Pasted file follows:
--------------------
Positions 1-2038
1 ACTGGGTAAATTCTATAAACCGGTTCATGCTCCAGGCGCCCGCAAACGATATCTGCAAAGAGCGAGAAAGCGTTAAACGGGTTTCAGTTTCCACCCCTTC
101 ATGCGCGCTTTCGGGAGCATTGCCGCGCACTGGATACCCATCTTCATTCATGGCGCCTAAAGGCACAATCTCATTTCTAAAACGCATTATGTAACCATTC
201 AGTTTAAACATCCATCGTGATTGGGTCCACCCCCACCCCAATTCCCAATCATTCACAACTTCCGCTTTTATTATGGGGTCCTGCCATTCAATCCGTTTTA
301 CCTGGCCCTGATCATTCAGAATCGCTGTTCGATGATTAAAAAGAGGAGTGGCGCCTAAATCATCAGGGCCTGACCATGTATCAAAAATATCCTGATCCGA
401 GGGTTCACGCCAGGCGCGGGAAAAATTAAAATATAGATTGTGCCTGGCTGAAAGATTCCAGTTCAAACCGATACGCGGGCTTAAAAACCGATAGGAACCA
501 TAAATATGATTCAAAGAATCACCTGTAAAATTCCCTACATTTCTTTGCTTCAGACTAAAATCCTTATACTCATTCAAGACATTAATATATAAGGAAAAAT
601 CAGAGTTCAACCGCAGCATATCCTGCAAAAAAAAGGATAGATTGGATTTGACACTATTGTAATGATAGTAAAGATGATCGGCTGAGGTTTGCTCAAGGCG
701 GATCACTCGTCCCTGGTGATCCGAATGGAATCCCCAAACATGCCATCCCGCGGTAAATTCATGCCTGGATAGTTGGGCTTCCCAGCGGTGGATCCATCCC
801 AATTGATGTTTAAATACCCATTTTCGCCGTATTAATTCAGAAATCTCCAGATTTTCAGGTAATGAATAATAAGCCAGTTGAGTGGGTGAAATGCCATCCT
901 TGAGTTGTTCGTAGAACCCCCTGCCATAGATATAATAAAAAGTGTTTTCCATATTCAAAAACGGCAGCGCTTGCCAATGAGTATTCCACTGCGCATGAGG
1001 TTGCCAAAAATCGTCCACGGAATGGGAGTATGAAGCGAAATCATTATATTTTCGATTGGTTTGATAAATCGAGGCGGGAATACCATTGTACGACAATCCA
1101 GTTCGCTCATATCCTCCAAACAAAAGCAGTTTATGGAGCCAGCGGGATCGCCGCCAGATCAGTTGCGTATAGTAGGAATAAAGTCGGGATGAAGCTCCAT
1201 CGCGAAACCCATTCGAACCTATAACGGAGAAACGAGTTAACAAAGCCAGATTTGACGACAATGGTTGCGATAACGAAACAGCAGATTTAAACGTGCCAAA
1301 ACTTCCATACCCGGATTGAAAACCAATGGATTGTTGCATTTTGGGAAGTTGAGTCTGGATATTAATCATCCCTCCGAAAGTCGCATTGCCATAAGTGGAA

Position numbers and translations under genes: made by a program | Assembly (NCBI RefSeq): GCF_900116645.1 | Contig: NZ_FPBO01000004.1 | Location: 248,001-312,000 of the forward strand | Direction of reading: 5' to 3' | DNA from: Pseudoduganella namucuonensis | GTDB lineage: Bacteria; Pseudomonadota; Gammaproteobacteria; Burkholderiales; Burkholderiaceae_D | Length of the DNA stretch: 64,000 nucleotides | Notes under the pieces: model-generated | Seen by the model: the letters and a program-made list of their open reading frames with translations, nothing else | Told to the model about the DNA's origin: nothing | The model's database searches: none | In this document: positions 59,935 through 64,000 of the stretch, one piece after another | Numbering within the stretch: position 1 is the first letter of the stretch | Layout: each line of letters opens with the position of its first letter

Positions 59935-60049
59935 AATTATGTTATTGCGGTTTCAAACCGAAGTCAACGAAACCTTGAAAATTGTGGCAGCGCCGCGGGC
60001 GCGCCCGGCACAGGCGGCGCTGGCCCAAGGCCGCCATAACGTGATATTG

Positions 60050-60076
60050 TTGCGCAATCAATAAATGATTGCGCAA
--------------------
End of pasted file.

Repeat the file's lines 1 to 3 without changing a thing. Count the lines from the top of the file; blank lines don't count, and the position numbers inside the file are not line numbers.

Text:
Positions 1-2038
1 ACTGGGTAAATTCTATAAACCGGTTCATGCTCCAGGCGCCCGCAAACGATATCTGCAAAGAGCGAGAAAGCGTTAAACGGGTTTCAGTTTCCACCCCTTC
101 ATGCGCGCTTTCGGGAGCATTGCCGCGCACTGGATACCCATCTTCATTCATGGCGCCTAAAGGCACAATCTCATTTCTAAAACGCATTATGTAACCATTC